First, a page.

Our Members’ Reporting Journeys Part I: CIVICUS

By Merle Rutz (Impact & Accountability Coordinator) and the Impact & Accountability Team,  CIVICUS

 

As a global alliance of over 9,000 civil society organisations (CSOs) and activists, CIVICUS has a deep commitment to working towards transparency and accountability for our actions. This is particularly important as civil society continues to grow and become ever more visible in the public eye. 

 

For over 25 years, CIVICUS has been dedicated to strengthening citizen action and civil society throughout the world. We do this by defending civic freedoms and democratic values; strengthening the power of people to organise, mobilise and take action; and empowering a more accountable, effective and innovative civil society. 

Accountability is not a report, but a dynamic and constructive relationship with stakeholders that improves the agency and credibility of civil society organisations. The best approaches to accountability are flexible, evolving as situations change. At CIVICUS, accountability means we are transparent about who we are and what we do. It also means we answer to our members, partners, donors, civil society and ourselves on what we have achieved and how we achieved it, as well as where we have not achieved what we set out to do. Our accountability reporting journey in itself has been a dynamic learning experience and we are happy to share some of the insights with you. 

 

But while accountability should not only be about reporting and ticking boxes, timely transparent and self-critical reporting remains important to inform partners and the public. CIVICUS has been submitting annual accountability reports to Accountable Now since 2007/2008 (then still called INGO Accountability Charter). Those reports were initially based on the Global Reporting Initiative (GRI) NGO Sector Supplement which saw accountability more as a compliance and top-down approach, thus our initial reports were also more of a bureaucratic pragmatism than to accomplish any higher purposes.

 

 Over time, with increasing public demands and developments around the Global Standard for CSO Accountability’s 12 Commitments as well as Accountable Now’s revised reporting mechanisms, our reports now present a more holistic and dynamic approach to accountability – as also outlined in CIVICUS’ Accountability Framework and Developmental Evaluation Framework. We are working with “Critical Learning Questions” to inform our planning and decision-making – some are similar to the reporting questions which guide Accountable Now members when writing their accountability reports. And we are striving to be more responsive to stakeholder feedback which is also a strengthened area in Accountable Now’s revised reporting format. So, CIVICUS’ accountability journey and the new reporting format complement each other quite nicely.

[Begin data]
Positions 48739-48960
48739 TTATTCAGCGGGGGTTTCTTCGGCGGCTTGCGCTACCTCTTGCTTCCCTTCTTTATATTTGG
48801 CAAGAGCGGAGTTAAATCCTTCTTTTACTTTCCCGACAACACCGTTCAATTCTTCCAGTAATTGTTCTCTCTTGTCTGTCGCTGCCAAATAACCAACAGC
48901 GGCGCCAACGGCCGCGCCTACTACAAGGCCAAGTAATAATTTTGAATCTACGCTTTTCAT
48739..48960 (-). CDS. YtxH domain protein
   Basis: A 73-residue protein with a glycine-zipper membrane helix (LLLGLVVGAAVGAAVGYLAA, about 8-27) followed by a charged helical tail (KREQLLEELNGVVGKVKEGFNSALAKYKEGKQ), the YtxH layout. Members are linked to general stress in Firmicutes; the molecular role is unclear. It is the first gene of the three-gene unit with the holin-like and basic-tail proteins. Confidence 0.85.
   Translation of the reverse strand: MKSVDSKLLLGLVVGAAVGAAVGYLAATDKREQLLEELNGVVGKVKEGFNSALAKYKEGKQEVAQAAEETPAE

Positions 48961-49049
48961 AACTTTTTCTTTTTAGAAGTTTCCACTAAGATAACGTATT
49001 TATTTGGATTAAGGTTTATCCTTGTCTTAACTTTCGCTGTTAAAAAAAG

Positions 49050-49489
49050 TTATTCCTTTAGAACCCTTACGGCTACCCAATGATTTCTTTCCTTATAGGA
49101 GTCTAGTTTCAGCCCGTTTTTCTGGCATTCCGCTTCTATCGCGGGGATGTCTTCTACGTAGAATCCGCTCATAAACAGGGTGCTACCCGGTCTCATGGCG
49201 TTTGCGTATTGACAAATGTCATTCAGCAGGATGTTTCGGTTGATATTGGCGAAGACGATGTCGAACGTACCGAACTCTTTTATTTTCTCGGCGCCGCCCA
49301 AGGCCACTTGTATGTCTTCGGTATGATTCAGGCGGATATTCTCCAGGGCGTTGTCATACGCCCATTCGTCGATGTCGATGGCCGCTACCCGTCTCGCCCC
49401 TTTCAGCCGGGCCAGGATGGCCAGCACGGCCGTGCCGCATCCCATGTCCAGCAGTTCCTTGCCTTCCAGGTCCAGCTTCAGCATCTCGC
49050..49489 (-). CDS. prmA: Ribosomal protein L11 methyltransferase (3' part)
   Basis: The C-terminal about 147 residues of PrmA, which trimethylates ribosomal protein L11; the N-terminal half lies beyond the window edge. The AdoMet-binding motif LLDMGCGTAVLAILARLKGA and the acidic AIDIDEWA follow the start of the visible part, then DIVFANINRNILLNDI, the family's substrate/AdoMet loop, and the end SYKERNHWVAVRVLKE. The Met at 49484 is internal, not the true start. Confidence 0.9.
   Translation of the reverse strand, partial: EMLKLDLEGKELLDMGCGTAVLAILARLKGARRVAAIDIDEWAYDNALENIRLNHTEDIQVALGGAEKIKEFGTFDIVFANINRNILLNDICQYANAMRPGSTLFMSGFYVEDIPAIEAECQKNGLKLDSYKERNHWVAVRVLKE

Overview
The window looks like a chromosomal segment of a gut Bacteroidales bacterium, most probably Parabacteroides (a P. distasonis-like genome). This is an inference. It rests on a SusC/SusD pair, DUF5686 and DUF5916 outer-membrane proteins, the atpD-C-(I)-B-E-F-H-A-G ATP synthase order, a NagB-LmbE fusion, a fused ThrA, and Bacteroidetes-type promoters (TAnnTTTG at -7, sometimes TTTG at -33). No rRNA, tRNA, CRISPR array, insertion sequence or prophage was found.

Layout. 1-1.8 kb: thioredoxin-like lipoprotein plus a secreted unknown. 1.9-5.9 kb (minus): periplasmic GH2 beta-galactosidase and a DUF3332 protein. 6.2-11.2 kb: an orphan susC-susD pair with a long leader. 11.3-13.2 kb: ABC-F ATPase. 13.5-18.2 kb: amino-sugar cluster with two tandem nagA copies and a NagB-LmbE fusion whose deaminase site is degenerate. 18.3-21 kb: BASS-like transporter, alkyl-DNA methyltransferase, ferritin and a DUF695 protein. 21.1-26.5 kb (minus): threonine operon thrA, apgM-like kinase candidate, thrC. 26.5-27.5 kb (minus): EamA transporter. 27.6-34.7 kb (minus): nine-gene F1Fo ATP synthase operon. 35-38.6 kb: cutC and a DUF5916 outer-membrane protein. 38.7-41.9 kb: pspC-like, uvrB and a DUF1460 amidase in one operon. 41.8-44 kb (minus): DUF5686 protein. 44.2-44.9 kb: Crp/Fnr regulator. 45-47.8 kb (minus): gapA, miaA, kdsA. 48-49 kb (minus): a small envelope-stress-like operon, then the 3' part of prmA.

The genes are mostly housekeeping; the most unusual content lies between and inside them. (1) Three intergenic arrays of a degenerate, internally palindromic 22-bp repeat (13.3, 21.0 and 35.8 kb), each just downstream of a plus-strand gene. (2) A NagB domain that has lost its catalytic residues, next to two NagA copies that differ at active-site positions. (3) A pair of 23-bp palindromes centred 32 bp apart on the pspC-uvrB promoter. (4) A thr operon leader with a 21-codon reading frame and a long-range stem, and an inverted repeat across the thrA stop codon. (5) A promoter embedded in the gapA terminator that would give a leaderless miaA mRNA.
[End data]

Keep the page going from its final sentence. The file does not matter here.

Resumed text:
Let us share a more practical example: Previously we took note of the number of training hours each (staff) member received in the past year. Now, we recognise that it is of greater value for us within Accountable Now’s new reporting framework to reflect on how we know that people and partners that CIVICUS worked with have gained capacities, means, self-esteem or institutional strengths that last beyond our immediate intervention. Moreover, the following new questions under Cluster A have also pushed CIVICUS for greater sector learning and open reflections as part of our endeavour to be a learning organisation: What lessons have been learned in this period? How have the lessons been transparently shared among internal and external stakeholders?

 

In our most recent assessment by the Independent Review Panel for our 2018-19 report, the Independent Review Panel requested more information on CIVICUS’ monitoring of progress against our Strategic Goals 2017-2022 and allocation of resources, as well as an ensuring confidentiality when handling complaints as major improvement areas. We have already developed an action plan to tackle those challenges. 

 

These “external pushes” definitely help us to prioritise certain weakness areas. As an example, in 2015-2016, our work around gender and diversity and internal diverse representation were seen as areas for improvement. Since then, we have devoted increased capacities and resources towards diversity and inclusion – such as appointing a Diversity and Inclusion Officer, creating working groups at the Secretariat and wider alliance level, and publishing a Social Inclusion Toolkit